Symposium will address Alzheimer’s disease from all sides
Every day, UNT Health Science Center researchers are studying ways to better understand Alzheimer’s disease and how it can be treated or prevented.
At the “Dementia from All Sides 2015 Spring Symposium” presented by the Alzheimer’s Association, several UNTHSC scientists will share their latest research on the disease and the importance of clinical trials.
The March 26 event is from 8:15 a.m. to 4:30 p.m. at the Riley Conference Center, 1700 West Fuller Ave., and is designed for family caregivers and professionals.
“Advancement in science is our best hope for a world without Alzheimer’s disease,” said Sid O’Bryant, PhD, Interim Director of the Institute of Aging and Alzheimer’s Disease and Associate Professor of Internal Medicine.
His presentation will address the role of clinical trials in the quest to find new treatments.
“I’ll be delivering an update on advancements in the science, where research is headed and give the lay public an idea of what they can expect in terms of Alzheimer’s disease,” he said.
The evolution of Alzheimer’s disease will be presented by Janice Knebl, DO, MBA, who as Chief of Geriatric Medicine at UNT Health Science Center, sees firsthand the impact that dementia has on people.
Also appearing at the symposium is Susan Franks, PhD, Associate Professor of Family Medicine, a clinical psychologist who will offer activities for brain health that can help seniors experience greater well-being.
The link between dementia and depression has long been studied by Leigh Johnson, PhD, Assistant Professor of Internal Medicine, who will share her findings on this topic during a breakout session during the symposium.
Amy Moss, DO, Assistant Professor of Internal Medicine, who specializes in geriatrics, will discuss the diagnosis, treatment and care of patients with frontotemporal dementia. Dr. Moss sees patients with dementia on a daily basis and will offer insight into the needs of individuals and families facing the disease.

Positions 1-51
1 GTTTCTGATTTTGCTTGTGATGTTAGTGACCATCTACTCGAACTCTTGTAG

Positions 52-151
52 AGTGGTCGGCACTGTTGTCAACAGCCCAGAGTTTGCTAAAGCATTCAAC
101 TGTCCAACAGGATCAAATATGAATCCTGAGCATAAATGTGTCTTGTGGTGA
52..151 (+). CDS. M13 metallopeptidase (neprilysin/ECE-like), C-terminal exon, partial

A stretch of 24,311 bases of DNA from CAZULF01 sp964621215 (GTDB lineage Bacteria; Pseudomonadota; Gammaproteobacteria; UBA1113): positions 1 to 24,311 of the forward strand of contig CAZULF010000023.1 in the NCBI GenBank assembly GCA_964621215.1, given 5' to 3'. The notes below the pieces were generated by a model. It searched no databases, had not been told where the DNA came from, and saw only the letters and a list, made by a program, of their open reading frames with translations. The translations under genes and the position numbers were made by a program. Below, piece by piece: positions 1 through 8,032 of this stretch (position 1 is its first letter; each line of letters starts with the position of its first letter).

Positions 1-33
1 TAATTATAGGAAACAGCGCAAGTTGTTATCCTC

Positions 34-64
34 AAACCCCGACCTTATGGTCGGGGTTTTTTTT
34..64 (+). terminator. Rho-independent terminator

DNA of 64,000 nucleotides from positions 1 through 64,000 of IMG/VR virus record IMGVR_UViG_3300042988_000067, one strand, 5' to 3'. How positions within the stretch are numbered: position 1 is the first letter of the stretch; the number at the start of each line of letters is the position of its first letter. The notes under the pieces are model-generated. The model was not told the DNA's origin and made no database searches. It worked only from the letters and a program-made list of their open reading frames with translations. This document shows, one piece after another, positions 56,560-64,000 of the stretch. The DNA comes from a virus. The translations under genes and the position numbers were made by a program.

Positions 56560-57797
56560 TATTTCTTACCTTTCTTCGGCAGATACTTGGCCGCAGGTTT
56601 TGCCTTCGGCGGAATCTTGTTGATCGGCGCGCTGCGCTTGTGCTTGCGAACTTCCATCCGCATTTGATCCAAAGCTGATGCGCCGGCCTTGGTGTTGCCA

The event is free to family caregivers, $90 for professionals needing continuing education credit and $50 for professionals not needing CEUs. For more information, call 1-800-272-3900.
By Jan Jarvis [caption id="attachment_200398685" align="alignright" width="200"] Dr. Jin Liu[/caption] For someone with peripheral arterial disease – a condition that causes narrowing of arteries in the limbs - pain is a big problem. “The treatment for it is exercise,” said Eric G...Read more
Jul 19, 2018
By Alex Branch Janet Heath has a deeply personal interest in Alzheimer’s disease. Her mother suffered from it, as did her grandmother. Heath spent the last 10 years of her mother’s life trying to coordinate high-quality care as the disease took its terrible toll. That’s why Heath and ...Read more
Jul 17, 2018
By Jan Jarvis The first study of a blood test to detect Alzheimer’s disease within a primary care setting soon will be conducted at UNT Health Science Center. The simple test could be a game-changer in the diagnosis of early Alzheimer’s. If successful, it would be possible to ide...Read more
Jul 12, 2018
By Jeff Carlton Charles Taylor, PharmD, who has presided over a number of critical academic milestones as Dean of the UNT System College of Pharmacy, will become Provost and Executive Vice President of Academic Affairs at UNT Health Science Center. Dr. Taylor said he was “excited, honore...Read more
Jul 11, 2018